Following up from my last post on making the nicker iron…
I got prepared for hardening the steel. I bought a Bernzomatic TS8000 Map Pro torch. These were highly recommended, and burn hotter than propane torches. Got a can and a quart of peanut oil to quench in, and with some bricks, built a little oven. If I were heating up something larger, I’d have to get a little more intricate to let the heat build up, and use bricks designed for the purpose. This was mainly just to prevent me from setting my bench on fire.
I don’t have any photos of the heating itself, as I only have two hands. I will say that it went disappointingly fast. With such a small piece of metal, and a powerful torch, it was cherry red in under a minute. I kept a magnet nearby to test it with. When you hit the right temperature for hardening O1 steel, it loses its attraction to magnets. Fascinating. And it worked. After the color was right and it passed the magnet test, I put it back in the flame to revert any temperature loss during the test, and then plunged it into the oil.
Again, the oil quench was sadly uneventful as well. No hissing or flames like you see on the knife forging videos. I mean, this iron is the size of a large nail, so not very dramatic at all. But honestly, that’s probably great for a first project of this type.
Here’s the blade after the quench and cleaning up the oil.
Next step, I sanded it down to remove all the carbon from the heat treatment.
When you harden steel like this, it gets very hard. And very brittle. Too hard for practical use. So you have to temper it by bringing it up to a lower temperature for a while. I think this is the more finicky step. Overheat it at this point, and it will be too soft and won’t hold an edge. Don’t heat it enough and it will be too hard and fragile and tough to sharpen.
The step is easily done in a toaster oven set somewhere between 300-400F depending on what you read. I think these toaster ovens have an accuracy range of plus-or-minus 75 degrees anyway, so this is best done by other indicators. As the steel heats up at this point, it will go through various color changes.
You’re looking for a “light straw” color. Indeed, it turned a light straw, then a dark straw, and before I could react, a bronze/gold color, and then the tip started going purple and blue. You might just be able to see the blue in this next photo.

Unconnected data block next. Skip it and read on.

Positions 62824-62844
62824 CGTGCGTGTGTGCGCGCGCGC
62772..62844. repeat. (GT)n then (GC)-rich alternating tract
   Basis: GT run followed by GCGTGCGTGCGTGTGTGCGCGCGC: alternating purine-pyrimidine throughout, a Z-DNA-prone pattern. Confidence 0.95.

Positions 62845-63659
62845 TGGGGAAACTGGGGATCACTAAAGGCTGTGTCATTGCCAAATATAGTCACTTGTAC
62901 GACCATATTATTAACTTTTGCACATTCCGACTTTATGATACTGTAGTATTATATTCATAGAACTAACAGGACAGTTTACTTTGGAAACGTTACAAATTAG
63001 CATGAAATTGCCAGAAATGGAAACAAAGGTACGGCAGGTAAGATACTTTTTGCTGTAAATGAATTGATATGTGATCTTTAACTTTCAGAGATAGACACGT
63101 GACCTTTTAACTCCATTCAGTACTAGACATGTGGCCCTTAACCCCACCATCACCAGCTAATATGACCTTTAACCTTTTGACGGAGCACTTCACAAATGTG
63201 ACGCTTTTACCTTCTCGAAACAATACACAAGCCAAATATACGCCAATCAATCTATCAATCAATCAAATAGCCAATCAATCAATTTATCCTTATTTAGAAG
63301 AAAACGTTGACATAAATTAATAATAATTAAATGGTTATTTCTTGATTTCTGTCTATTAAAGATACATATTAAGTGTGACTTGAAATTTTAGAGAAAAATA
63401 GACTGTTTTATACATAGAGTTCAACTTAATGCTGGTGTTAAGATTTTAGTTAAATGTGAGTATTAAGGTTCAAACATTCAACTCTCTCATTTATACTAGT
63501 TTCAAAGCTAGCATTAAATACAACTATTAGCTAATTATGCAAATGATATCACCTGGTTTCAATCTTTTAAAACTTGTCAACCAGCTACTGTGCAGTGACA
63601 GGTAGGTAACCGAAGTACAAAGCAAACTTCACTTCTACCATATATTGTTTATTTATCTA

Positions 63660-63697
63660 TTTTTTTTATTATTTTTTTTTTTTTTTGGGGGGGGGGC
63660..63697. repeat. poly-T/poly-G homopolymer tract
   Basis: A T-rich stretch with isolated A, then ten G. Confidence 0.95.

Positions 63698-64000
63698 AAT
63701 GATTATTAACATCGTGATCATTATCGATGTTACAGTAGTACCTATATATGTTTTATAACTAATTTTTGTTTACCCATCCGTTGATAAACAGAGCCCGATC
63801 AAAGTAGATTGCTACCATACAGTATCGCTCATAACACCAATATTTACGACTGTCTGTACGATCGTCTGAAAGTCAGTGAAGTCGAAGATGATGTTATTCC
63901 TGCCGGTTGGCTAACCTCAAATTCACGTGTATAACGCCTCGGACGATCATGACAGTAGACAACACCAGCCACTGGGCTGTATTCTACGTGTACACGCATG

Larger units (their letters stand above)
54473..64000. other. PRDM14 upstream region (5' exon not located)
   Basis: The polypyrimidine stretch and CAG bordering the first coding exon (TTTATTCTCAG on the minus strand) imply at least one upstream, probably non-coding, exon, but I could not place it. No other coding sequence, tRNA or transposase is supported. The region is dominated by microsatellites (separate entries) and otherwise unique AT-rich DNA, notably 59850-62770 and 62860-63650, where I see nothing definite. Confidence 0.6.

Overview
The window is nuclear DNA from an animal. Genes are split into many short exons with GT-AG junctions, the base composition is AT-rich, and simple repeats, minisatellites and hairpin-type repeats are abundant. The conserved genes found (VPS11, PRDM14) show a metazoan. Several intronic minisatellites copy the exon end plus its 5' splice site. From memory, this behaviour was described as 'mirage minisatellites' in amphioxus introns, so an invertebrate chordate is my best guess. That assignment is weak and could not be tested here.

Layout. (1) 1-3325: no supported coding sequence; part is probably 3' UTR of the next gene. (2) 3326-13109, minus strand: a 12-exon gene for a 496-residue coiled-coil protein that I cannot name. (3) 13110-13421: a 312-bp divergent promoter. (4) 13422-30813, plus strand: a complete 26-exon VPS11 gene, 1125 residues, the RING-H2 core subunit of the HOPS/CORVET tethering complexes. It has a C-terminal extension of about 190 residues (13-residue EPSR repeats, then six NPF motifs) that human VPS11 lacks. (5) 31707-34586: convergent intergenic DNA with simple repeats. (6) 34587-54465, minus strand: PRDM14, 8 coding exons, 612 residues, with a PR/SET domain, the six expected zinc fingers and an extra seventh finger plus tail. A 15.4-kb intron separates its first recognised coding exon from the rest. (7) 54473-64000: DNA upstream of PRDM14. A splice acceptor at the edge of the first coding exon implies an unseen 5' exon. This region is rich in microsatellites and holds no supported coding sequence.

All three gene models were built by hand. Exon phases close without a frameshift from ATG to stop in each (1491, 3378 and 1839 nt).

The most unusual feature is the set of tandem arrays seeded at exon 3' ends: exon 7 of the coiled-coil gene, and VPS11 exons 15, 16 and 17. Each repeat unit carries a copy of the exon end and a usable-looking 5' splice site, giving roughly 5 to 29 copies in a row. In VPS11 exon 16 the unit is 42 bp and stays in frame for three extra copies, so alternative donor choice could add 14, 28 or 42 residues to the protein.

Once I got it out of the oven and cooled down, the whole first inch was a beautiful (and useless) purple and blue. At that point, you’ve ruined any hardness you just created in the first step. Luckily, all is not lost. You just go back and do step one again.
The next time around, I was much more conservative on step two, and watched it like a hawk. You should just be able to see in the next couple of photos that it has a very light brownish tint (light straw, as we say in the metal working biz). I feel like I could have maybe gone a little bit further here, but didn’t want to risk going into the blue area again. I’m not sure how many times you can run through this process before something starts to break down.
Once again, clean up the surface with sandpaper and then over to the diamond sharpening plates for final honing and shaping. In this phase, I got a pretty good feel for how I had done. The steel was definitely hard. A lot harder than when I was shaping it with the file yesterday. But it wasn’t so hard that I couldn’t sharpen and shape it the the diamond plates. So, I think I did pretty good.
Here it is in its new home.
To use it, you pull the plane backwards one or two strokes, to pre-cut the fibers. Then start planing.
In the above two photos, you can see some so-so results. I think I need to adjust the shape of the nicker a bit, give it more of a cutting edge along the sides, as it’s ripping the fibers in some spots, rather than slicing them. And in general, I need some more practice and experience using and adjusting this particular type of plane. But all in all, this whole project has been a blast. Learned some new skills that open up all kinds of possible new projects.